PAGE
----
Wednesday, August 20, 2014

Keys, SSH and not typing passwords

SSH Keys

When you login to a remote computer it will each time ask for a password, something that can become tedious. For that reason we can use keys, small pieces of information (essentially strings) on each computer that are used for each computer to identify the other and acknowledge that they are who they say they are.

You need to create two keys for this. One key will be stored on the server - the computer you try to connect to. The other key will be stored on your computer.

The first key, the one that the server holds, is called the private key and there is only one. The other key that we hold is called public since there can be many copies of this key to many other computers. The two keys are heavily dependent on each other. If one changes, then the other won't work.

But let's how all this looks in practice..


From the machine you are trying to connect from

ssh-keygen -t rsa -b 4096

This creates a key based on algorithm RSA with length 4096 (default is 2048). The longer the key, the harder to break but on the downside it takes a bit more time to authenticate (more CPU usage).

Generating public/private rsa key pair.
Enter file in which to save the key (/home/a/.ssh/id_rsa):
Enter passphrase (empty for no passphrase):
Enter same passphrase again:
Your identification has been saved in /home/a/.ssh/id_rsa.
Your public key has been saved in /home/a/.ssh/

That should generate two keys:

  1. ~/.ssh/id_rsa - a private key that is unique to the machine and if lost, security is breached

  2. ~/.ssh/ - a public key, that can be visible to anyone, without any security impact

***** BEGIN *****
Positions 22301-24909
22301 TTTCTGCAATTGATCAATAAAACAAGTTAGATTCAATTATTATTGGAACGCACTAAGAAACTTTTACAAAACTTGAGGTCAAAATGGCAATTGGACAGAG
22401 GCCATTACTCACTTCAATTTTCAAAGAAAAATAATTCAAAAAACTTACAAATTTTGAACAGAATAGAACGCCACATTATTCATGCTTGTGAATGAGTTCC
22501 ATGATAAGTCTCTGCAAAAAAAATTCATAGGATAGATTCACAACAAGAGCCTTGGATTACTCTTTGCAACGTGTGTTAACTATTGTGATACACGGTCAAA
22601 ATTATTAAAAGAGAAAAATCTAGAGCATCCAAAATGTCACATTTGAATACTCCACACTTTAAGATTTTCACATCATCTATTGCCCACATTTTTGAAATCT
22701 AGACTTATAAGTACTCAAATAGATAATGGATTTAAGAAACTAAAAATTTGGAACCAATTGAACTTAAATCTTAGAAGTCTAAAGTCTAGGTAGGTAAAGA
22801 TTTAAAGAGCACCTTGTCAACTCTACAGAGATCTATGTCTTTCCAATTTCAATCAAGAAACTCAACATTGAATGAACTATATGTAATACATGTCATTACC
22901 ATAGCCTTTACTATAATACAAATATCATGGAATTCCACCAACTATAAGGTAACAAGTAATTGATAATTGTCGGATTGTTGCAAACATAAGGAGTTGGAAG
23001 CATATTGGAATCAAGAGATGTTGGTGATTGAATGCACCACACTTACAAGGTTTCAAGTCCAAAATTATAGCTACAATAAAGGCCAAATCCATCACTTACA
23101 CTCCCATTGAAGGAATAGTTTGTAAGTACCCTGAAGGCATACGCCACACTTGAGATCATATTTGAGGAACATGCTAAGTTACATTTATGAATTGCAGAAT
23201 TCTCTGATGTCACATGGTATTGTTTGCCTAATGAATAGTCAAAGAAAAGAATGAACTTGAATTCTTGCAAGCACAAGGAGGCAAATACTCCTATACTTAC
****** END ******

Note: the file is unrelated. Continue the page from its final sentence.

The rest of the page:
The passphrase is similar to a password and is added to the key for extra security. In case your private key gets stolen, you should have a little time to change all keys on the systems.


At the server you are trying to connect to

In order to connect from the machine where we created the keys, to a remote server we need to configure the server and let it know that he can trust the x machine with public key y. From the previous example that key is the

On the server machine we need to append that, since it's public, there is no problem if we send it with an email or even the insecure telnet. Once we have the string on the server, we append it to ~/.ssh/authorized_keys

cat PATHTOKEY/ >> ~/.ssh/authorized_keys

You can even add it manually with a text editor if you happen to have the public key as a string (from an email for example).

Now you can add that to more than one servers since it's a public key. The id_rsa should stay secure on your machine while the can be stributed to the machines you are trying to connect to.


The droplet way (digitalocean)

Now there are some graphical ways to do so without dwelling inside your machine but I think it's easier to do it manually now that we got an idea of how it works with ssh keys. The easiest way to add a key is with this command

cat ~/.ssh/ | ssh "cat >> ~/.ssh/authorized_keys"

where is the IP of your droplet. Once that is succesfull, you would be able and ssh to your droplet without any password asked.



Known_hosts error

Trying to ssh to your droplet gives:

Someone could be eavesdropping on you right now (man-in-the-middle attack)!
It is also possible that a host key has just been changed.
The fingerprint for the ECDSA key sent by the remote host is
Please contact your system administrator.
Add correct host key in /home/a/.ssh/known_hosts to get rid of this message.
Offending ECDSA key in /home/a/.ssh/known_hosts:6
remove with: ssh-keygen -f "/home/a/.ssh/known_hosts" -R
ECDSA host key for has changed and you have requested strict checking.
Host key verification failed.

The reason we get this message is that we erased the droplet and created a total new. However our computer has stored the key of the older droplet. A fast fix is to simply erase all known_hosts:

rm ~/.ssh/known_hosts


Droplet password doesn't work

Check first if you got an email with a new password. If not, reset your password for the specific droplet following digitalocean's guidelines.

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